Specific Pioneering Contributions
Peter C.Y. Lee, DSW, was a true pioneer for international social work education. He led the effort to broaden the social work curriculum at the San José State University (SJSU) School of Social Work to address the newly recognized needs of Vietnamese refugees in San Jose, California. Lee brought an international perspective to SJSU by engaging in groundbreaking inter-university connections with universities in Asia and beyond. As an important campus leader in his final role at SJSU as Assistant Vice President, Faculty Affairs, he oversaw the Retention/Tenure/Promotion process for the University and served as an important voice in the increasing diversification of the faculty.
In addition to his duties at SJSU, Lee served as Secretary General of the Inter-University Consortium for International Social Development (now known as ICSD). ICSD is an international organization of institutions (the institutional memberships are predominately Schools of Social Work), practitioners, scholars, and students focused on economic and social development through capacity building. The organization seeks to develop conceptual frameworks and effective intervention strategies geared to influencing local, national and international systems. It is committed to creating peaceful solutions to the problems of survival at the local, national, and global levels.
As Secretary General, Lee handled the administrative and financial management of their biennial symposiums, worked closely with symposium chairs, managed a scholarship fund for members from least developed countries to support their symposium attendance, oversaw membership services, and was the board liaison for the journal. During his 18 years as the primary administrative officer of ICSD, he traveled widely on behalf of the organization. Shortly before he passed away, Lee was named as one of three finalists for the position of President of the University of Guam. He had an early understanding of the importance of international education for the profession of social work and beyond and worked tirelessly to bring that goal to fruition.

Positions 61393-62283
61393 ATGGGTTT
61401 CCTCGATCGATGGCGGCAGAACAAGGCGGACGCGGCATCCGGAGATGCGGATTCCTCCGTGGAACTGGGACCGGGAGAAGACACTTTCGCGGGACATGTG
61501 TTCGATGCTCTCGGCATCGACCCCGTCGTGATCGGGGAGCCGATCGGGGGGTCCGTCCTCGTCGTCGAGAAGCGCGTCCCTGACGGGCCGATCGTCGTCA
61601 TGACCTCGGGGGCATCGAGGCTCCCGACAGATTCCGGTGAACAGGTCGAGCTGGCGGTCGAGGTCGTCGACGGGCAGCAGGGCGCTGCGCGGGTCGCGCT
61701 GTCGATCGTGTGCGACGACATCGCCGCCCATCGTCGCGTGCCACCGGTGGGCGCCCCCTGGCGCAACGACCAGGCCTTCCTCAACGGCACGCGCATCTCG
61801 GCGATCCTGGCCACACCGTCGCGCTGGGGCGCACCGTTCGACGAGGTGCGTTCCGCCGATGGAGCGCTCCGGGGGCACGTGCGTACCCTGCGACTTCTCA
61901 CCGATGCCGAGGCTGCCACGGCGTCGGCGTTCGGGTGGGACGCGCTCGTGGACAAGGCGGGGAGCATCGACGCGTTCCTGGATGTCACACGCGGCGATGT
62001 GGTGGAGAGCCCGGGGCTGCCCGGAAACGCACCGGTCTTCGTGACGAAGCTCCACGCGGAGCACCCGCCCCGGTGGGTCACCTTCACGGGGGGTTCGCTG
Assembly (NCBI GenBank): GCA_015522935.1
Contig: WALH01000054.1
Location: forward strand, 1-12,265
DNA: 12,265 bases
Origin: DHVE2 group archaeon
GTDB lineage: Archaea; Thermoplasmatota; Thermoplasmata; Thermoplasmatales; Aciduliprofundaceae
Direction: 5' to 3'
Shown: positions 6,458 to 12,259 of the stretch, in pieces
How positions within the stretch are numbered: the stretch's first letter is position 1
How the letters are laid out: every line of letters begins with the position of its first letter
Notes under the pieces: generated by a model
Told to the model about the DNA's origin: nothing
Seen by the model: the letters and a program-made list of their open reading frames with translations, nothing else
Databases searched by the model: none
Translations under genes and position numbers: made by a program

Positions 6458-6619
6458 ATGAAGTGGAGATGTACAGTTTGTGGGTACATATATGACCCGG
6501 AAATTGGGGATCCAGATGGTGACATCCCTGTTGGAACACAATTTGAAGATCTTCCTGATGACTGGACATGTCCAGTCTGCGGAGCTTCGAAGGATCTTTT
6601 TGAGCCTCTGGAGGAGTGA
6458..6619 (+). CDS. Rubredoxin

Lee spent his career as an academic social worker, starting out as a research assistant/file manager for Neil Gilbert and Harry Specht at the University of California, Berkeley while they were preparing their book, “Planning for Social Welfare: Issues, Models and Tasks,” and as a program evaluator and counselor serving children with developmental disabilities. By the time he had completed his doctorate, Lee was already an Assistant Professor in the School of Social Work at SJSU.
Arriving at the time of significant primary and secondary migration of several waves of refugees from Vietnam, he came to SJSU when critical curricular decisions were being hotly debated. The School, founded on a mission of service to Spanish-speaking populations, was challenged by the newest arrivals to the area who spoke yet another language. Lee, as Chair of the Curriculum committee, navigated major curriculum changes to broaden and deepen the vision of the School and the curriculum to cross-cultural and transcultural practice in service to marginalized, oppressed and disadvantaged populations. All incoming MSW students at SJSU had a requirement to demonstrate proficiency in Spanish, including those who were Vietnamese speakers. Under Lee’s leadership, the Spanish language requirement was changed to an optional certification exam, in recognition of the language diversity of the surrounding community and state.